Shaun Edwards will leave post as Wales' defence coach after Rugby World Cup

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England and France have been alerted to the availability of Shaun Edwards following his decision to step down as Wales defence coach after the World Cup.

Edwards has rejected the offer of a new deal from the Welsh Rugby Union and will end his 11-year stay with the Grand Slam champions once Japan 2019 is completed, departing alongside head coach Warren Gatland.

“After more than 10 years with Wales this has been an incredibly difficult decision to reach but I won’t be renewing my contract,” Edwards said.

“We have won four Six Nations titles during my time with Wales, but I sincerely hope and believe that the best days are yet to come and I am fully focused on seeing what we can achieve in Japan.”

Edwards, considered among the game’s foremost defence coaches, has been linked to roles with England and France following a successful Six Nations in which Wales conceded the fewest number of points and tries.

The future of Eddie Jones and his tracksuit lieutenants beyond the World Cup is shrouded in doubt and Edwards is also viewed as a candidate to join Fabien Galthie’s coaching team when he succeeds Jacques Brunel after the global showpiece.

A number of Gallagher Premiership clubs, including Leicester and Wasps, are also interested in adding Edwards to their staff.

The 52-year-old had verbally agreed to become boss of rugby league club Wigan from 2020 but – after requesting more time to consider his future in March – he chose not to take up the position.

Gatland has welcomed the clarity on Edwards’ Wales future, although speculation over his next job after Japan 2019 will persist.

The Kiwi admitted earlier this the week that the uncertainty was in danger of becoming a distraction as Wales look towards the start of their World Cup preparations this summer.

“Shaun has been an important part of the Wales set up over the past 11 years for what has been a hugely-rewarding time for Welsh rugby,” Gatland said.

“It’s pleasing that we can draw a line under the speculation regarding Shaun’s future with this announcement and we can look forward to preparing the squad for the RWC and the tournament itself in Japan later this year.”

Wayne Pivac, Gatland’s successor who will take charge in time for his first Six Nations in 2020, failed in his attempt to persuade Edwards to stay.

“Shaun has a great history with Wales and has been part of a coaching team that has been very successful,” Pivac said.

“When Shaun’s availability post-World Cup recently became apparent, we worked with him to offer him a new contract which he was happy with and for him to be part of the new-look coaching team going forward.

“Shaun has decided not to take that contract, which we must respect and we wish Shaun the very best in what lies ahead for him post Wales.”

Provided by Press Association Sport 

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Louie Tonkin will end Bahrain reign with stint as UAE coach Apollo Perelini's assistant in Thailand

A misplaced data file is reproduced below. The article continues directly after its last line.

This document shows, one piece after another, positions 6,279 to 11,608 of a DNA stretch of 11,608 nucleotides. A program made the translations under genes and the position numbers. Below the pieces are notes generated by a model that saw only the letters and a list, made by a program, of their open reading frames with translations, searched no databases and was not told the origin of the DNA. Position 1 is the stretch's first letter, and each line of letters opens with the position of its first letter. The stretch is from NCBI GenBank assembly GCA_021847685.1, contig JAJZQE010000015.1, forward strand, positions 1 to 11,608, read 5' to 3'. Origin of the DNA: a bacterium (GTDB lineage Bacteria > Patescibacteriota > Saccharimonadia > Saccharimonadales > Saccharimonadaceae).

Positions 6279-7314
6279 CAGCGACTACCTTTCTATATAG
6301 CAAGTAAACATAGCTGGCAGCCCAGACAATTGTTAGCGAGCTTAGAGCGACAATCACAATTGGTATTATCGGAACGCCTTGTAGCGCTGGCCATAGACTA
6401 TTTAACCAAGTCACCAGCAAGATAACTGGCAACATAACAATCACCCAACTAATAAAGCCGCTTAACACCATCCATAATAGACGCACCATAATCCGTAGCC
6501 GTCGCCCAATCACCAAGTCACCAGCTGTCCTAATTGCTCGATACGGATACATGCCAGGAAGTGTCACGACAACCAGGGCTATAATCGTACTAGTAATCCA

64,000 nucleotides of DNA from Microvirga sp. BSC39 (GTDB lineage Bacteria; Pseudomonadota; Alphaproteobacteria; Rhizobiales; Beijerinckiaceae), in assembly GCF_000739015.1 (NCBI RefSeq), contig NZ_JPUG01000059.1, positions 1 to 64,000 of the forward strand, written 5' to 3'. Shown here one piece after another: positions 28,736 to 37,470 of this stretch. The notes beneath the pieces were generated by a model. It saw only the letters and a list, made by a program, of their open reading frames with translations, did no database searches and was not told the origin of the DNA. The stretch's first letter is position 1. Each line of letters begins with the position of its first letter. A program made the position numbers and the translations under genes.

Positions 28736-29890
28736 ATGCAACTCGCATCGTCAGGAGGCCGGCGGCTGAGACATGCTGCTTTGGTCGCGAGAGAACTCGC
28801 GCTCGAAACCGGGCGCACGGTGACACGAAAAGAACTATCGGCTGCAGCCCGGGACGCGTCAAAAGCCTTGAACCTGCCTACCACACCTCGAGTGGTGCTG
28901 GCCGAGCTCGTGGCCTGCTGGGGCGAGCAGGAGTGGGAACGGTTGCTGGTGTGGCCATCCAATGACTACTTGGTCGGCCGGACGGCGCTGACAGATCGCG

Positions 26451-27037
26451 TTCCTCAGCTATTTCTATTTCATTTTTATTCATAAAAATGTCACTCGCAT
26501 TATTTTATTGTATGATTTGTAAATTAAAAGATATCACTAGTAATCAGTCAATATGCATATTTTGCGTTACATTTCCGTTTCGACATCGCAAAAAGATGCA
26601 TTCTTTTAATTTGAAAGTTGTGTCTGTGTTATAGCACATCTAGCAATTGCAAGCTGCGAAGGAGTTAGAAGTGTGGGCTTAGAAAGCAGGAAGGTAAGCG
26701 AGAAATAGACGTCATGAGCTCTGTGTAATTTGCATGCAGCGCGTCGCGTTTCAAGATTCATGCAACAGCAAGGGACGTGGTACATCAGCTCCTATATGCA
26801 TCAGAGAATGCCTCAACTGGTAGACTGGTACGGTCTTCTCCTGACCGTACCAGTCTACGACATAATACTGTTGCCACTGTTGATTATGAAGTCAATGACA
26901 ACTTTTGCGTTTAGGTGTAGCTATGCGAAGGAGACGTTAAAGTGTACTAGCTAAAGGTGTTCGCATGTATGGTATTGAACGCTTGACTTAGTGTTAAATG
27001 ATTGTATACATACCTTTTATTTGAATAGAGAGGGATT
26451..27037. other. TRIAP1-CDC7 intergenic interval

Matt Jones 23/04/2019
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Tonkin (back row, 2nd l) led Bahrain to the West Asia Cup title in 2018 - it was a first trophy for the club in eight years.

Louie Tonkin says it is “an honour” to be part of Apollo Perelini’s coaching staff as the UAE prepare return to the Asia Rugby Championship (ARC) next month.

The Bahrain coach has transformed the west Asia outfit during three years in charge and will sign off with a role as Perelini’s assistant in Thailand before returning to the UK in June where he has accepted a position working in the Exeter Chiefs’ academy.

The 35-year-old Welshman will work alongside Dubai Exiles counterpart Jacques Benade with the international squad – the South African former Emerging Springboks fly-half was part of Perelini’s coaching staff last year alongside former Abu Dhabi Harlequins coach Mike McFarlane.

But that was merely for one friendly against a touring Gibraltar team – the UAE Rugby Federation pulled the national side out of the 2018 ARC Division I competition.

They will now return to the continental stage, in Division II, where they face Guam in a semi-final play-off on May 15 in Bangkok for a place in the final three days later, where they will come up against either hosts Thailand or Kazakhstan, if successful, and a chance to earn promotion.

“It just happened really,” said Tonkin.

“I was on a course with Apollo last year and got to know him a little bit. A brilliant bloke and we kept in touch. He sent me a message about three weeks ago and asked if I wanted to join his coaching set-up for the Asia Rugby Championship in May. I was delighted to get involved.

“It’s the only chance of international exposure out in this region and it’s an honour to be involved. Hopefully I can be part of something special out in Thailand and we can get promoted.

“It’s great for me personally because it’s different rugby. These are the guys I’ve coached against and have thought highly of and respected over the last few years. To go to training sessions and work with them now is different and special. And it’s another learning experience for me.

“It’s also great to work with some top coaches. Me and (Adam, Bahrain captain and player-coach) Wallace out in Bahrain are on our own and Wallace is a player first and foremost so it’s nice to work in a team of three.

“Apollo is a great guy and a great coach and Jacques is someone I’ve had a great rivalry with over the last three years. He’s a coach I highly respect and a brilliant guy and it’s nice to all be on the same page, with similar beliefs and philosophies.”